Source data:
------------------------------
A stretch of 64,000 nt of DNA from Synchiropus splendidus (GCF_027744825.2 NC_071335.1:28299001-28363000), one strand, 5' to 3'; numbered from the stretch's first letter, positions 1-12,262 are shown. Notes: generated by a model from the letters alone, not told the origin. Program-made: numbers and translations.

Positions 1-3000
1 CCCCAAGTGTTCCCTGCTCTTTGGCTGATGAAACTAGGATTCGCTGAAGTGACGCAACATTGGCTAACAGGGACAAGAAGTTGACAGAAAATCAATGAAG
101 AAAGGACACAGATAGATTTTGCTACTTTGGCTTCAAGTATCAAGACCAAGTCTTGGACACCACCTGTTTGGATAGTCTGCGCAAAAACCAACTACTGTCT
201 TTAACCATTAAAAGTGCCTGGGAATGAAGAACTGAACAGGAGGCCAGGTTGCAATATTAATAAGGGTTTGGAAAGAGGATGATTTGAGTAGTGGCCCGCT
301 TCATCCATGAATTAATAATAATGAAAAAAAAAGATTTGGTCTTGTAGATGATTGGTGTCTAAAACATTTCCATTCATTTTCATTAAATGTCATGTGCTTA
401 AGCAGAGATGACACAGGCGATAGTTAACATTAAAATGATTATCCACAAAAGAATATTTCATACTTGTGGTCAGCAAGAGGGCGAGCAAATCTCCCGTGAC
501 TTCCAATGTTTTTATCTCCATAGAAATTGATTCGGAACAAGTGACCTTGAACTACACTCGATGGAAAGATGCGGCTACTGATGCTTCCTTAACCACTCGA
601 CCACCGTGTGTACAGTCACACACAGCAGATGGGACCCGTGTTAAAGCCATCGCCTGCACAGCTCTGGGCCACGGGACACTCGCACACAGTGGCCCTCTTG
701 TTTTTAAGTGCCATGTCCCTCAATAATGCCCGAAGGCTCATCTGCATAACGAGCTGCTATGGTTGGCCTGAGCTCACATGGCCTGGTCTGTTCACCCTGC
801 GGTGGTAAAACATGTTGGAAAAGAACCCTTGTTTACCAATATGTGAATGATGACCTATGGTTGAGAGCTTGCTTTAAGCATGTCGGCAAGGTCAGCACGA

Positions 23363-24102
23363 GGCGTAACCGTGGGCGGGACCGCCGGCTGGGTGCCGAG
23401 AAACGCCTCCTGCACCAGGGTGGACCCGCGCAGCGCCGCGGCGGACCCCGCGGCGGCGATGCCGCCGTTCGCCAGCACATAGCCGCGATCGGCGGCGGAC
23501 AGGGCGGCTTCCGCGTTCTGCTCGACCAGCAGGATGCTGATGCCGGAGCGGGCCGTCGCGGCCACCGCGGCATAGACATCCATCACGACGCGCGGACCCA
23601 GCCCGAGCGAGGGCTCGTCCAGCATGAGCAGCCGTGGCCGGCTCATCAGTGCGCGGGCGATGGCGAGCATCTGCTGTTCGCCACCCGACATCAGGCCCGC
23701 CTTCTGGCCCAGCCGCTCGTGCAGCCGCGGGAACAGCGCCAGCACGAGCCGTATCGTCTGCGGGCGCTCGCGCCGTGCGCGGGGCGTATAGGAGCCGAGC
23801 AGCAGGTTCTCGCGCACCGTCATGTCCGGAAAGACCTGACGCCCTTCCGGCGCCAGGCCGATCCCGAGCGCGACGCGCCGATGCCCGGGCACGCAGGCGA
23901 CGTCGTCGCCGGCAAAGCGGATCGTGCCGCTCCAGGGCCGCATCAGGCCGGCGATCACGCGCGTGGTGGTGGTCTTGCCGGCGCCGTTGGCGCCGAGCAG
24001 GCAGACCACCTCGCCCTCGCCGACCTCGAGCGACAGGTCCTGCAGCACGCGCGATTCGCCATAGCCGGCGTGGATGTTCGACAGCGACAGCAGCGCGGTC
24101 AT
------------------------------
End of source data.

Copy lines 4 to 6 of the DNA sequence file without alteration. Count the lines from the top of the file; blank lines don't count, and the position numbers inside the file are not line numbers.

101 AAAGGACACAGATAGATTTTGCTACTTTGGCTTCAAGTATCAAGACCAAGTCTTGGACACCACCTGTTTGGATAGTCTGCGCAAAAACCAACTACTGTCT
201 TTAACCATTAAAAGTGCCTGGGAATGAAGAACTGAACAGGAGGCCAGGTTGCAATATTAATAAGGGTTTGGAAAGAGGATGATTTGAGTAGTGGCCCGCT
301 TCATCCATGAATTAATAATAATGAAAAAAAAAGATTTGGTCTTGTAGATGATTGGTGTCTAAAACATTTCCATTCATTTTCATTAAATGTCATGTGCTTA